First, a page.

Prevention and treatment for Pulmonary  Fibrosis :

A person should limit their exposure to harmful dust in the environment. This means that protective masks should be used as much as possible. Medication can be given to try to slow down the Fibrosis . Drugs such as pirfenidone and nintedanib are often used. Patients can be given oxygen to help lung function, and people younger than 65 may be able to get a lung transplant. 

 

Difference between COPD and Pulmonary  Fibrosis ?

  1. Definition

COPD is a chronic obstructive Pulmonary  disease where the airflow becomes restricted. Pulmonary  Fibrosis  is the condition in which there is scarring of the lungs.

  1. Symptoms

COPD has symptoms such as wheezing, difficulty breathing, productive coughing, hyperinflated lungs and having a barrel chest. In comparison, Pulmonary  Fibrosis  has symptoms of difficulty in breathing, nonproductive cough, fatigue, clubbing of fingers and toes, weight loss, and muscle aches.

  1. Diagnosis

The condition of COPD is diagnosed based on a physical exam and chest X-rays showing hyperinflated lungs.  The condition of Pulmonary  Fibrosis  is diagnosed by physical exam and X-rays and CT scans showing areas of opacity and honeycombing in the lungs.

  1. Causes

The causes of COPD are cigarette smoking and having the genetic condition of alpha-1 antitrypsin disorder. The cause of Pulmonary  Fibrosis  is often exposure to dust from heavy metals, but in some cases is unknown. Genetics and chemotherapy medicines can also be a cause of the Fibrosis .

  1. Risk factors

Risk factors for COPD include having the alpha-1 antitrypsin disorder and smoking cigarettes. Risk factors for Pulmonary  Fibrosis  include breathing in metal dust, cigarette smoking, genetic mutations, and some viruses.

  1. Life expectancy

The life expectancy of people with COPD is 8 to 14 years, while the life expectancy of people with Pulmonary  Fibrosis  is from 4 to 5 years.

  1. Treatment for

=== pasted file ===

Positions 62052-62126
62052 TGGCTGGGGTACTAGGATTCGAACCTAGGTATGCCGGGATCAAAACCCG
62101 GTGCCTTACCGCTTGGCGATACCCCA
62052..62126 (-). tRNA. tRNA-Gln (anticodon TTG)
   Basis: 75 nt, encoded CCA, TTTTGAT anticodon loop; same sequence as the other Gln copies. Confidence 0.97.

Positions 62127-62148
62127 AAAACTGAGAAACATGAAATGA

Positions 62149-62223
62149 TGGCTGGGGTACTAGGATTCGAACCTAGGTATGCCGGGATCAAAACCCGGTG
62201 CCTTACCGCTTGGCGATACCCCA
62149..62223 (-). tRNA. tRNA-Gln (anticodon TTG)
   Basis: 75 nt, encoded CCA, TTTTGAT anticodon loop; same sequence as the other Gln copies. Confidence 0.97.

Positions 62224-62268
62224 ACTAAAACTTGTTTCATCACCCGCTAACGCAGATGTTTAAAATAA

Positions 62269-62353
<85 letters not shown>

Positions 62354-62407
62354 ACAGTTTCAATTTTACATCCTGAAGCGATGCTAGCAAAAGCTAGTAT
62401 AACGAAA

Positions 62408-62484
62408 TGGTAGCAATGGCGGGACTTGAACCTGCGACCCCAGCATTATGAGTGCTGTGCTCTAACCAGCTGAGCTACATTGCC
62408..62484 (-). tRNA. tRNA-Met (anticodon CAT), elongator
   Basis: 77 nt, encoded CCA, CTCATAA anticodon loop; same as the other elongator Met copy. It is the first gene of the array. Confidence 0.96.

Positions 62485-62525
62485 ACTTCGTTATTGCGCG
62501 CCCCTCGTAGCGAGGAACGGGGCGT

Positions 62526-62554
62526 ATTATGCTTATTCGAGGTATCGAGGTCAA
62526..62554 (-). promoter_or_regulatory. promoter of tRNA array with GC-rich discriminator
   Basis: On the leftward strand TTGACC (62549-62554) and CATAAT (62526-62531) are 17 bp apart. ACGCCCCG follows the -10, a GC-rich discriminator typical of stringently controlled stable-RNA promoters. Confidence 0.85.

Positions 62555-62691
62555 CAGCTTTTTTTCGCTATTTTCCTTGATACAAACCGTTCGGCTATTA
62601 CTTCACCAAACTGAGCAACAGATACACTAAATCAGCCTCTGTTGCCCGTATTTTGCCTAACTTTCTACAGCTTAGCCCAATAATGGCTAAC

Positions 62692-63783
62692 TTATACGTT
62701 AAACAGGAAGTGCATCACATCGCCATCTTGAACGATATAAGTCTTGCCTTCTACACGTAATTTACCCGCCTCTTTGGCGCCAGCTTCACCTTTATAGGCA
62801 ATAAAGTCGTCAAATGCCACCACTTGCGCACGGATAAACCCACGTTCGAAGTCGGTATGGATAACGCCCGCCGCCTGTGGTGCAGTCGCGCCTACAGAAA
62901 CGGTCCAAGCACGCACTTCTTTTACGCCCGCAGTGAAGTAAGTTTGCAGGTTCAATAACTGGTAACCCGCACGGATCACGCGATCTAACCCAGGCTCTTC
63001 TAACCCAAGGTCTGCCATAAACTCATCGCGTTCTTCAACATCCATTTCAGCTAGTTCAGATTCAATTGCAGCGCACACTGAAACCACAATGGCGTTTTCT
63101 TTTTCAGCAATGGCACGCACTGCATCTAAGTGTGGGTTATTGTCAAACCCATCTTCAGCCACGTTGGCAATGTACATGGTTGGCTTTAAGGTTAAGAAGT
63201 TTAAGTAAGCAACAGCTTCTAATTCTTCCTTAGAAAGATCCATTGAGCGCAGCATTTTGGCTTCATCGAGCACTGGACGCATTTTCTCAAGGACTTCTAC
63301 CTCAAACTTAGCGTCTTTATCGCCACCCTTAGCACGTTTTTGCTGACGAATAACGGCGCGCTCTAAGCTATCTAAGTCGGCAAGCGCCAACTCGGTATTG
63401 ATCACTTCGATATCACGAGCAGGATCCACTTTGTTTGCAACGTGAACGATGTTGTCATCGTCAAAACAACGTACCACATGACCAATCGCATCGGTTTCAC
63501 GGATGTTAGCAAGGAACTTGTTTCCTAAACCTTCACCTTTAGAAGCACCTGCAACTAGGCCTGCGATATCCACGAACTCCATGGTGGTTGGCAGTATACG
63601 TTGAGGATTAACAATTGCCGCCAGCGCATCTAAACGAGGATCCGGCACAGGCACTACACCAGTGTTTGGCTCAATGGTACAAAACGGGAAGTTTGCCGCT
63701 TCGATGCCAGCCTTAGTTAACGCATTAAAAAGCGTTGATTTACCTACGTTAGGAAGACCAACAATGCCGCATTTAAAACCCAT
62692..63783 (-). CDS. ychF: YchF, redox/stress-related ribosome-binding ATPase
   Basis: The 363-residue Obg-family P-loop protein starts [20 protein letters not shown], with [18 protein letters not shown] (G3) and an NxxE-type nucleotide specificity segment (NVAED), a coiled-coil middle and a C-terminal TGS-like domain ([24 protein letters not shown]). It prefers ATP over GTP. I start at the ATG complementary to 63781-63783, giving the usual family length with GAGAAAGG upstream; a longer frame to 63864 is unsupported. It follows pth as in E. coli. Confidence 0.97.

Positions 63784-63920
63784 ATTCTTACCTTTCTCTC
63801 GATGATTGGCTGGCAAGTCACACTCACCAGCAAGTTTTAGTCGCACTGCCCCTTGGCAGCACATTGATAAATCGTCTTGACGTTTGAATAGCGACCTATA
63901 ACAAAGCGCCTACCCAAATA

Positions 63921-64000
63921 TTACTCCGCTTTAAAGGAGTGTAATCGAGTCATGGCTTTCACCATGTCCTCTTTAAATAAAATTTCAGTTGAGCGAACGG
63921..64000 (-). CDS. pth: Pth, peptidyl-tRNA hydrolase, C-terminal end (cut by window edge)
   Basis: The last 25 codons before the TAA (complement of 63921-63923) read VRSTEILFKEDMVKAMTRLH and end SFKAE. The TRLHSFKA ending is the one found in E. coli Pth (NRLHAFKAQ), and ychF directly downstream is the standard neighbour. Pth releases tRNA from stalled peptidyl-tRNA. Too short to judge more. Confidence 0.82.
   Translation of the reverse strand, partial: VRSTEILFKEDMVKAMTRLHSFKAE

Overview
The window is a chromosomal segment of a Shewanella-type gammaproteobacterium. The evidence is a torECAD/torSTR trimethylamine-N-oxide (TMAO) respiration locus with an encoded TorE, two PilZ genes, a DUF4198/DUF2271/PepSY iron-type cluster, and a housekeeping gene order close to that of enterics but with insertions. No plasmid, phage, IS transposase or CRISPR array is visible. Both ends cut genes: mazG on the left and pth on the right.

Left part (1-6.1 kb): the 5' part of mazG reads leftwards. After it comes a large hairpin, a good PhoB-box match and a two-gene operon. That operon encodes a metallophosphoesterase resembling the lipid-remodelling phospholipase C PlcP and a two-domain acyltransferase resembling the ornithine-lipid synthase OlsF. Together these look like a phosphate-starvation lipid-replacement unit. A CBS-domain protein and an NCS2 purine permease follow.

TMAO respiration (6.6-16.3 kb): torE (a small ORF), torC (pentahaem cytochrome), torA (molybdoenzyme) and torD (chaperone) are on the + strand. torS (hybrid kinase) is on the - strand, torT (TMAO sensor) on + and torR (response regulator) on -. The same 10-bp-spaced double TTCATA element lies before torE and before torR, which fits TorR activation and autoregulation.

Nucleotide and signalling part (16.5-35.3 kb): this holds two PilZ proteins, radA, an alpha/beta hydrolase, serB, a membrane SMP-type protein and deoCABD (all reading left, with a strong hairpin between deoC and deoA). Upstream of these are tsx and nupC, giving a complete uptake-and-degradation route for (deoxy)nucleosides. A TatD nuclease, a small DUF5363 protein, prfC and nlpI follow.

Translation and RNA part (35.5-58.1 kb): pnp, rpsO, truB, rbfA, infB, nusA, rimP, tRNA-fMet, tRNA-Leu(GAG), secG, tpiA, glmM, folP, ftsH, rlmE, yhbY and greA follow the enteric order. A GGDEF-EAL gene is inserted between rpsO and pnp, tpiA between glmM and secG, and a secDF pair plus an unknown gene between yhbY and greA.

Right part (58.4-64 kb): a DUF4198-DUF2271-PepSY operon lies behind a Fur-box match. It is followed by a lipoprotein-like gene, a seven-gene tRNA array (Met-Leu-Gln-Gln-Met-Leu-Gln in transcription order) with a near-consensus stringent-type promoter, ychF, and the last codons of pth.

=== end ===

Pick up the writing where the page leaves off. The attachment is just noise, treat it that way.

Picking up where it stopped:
COPD is treated with bronchodilators, corticosteroids, supplementary oxygen, and lung transplant. Pulmonary  Fibrosis  is treated with medications:  pirfenidone and nintedanib, supplementary oxygen, and lung transplant.

Table comparing COPD and Pulmonary  Fibrosis 

 

Summary of COPD Vs. Pulmonary  Fibrosis 

  • The COPD and Pulmonary  Fibrosis  are both conditions that can lead to death as they seriously affect breathing ability in people.
  • Smoking cigarettes is a risk factor for both conditions.
  • COPD can be diagnosed based on a chest X-ray as can Pulmonary  Fibrosis .
  • Patients with COPD or Pulmonary  Fibrosis  may require a lung transplant in order to survive.

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References :


[0]Image credit: https://commons.wikimedia.org/wiki/File:Copd_2010Side.JPG

[1]Image credit: https://commons.wikimedia.org/wiki/File:Ipf_NIH.jpg

[2]Baumgartner, Kathy B., et al. "Occupational and environmental risk factors for idiopathic Pulmonary  Fibrosis : a multicenter case-control study." American Journal of Epidemiology 152.4 (2000): 307-315.

[3]Tsakiri, Kalliopi D., et al. "Adult-onset Pulmonary  Fibrosis  caused by mutations in telomerase." Proceedings of the National Academy of Sciences 104.18 (2007): 7552-7557.

[4]Wise, Robert A. “Chronic obstructive Pulmonary  disease (COPD)”. Merckmanuals. Merck & Co., 2017, https://www.msdmanuals.com/professional/Pulmonary -disorders/chronic-obstructive-Pulmonary -disease-and-related-disorders/chronic-obstructive-Pulmonary -disease-copd#v914952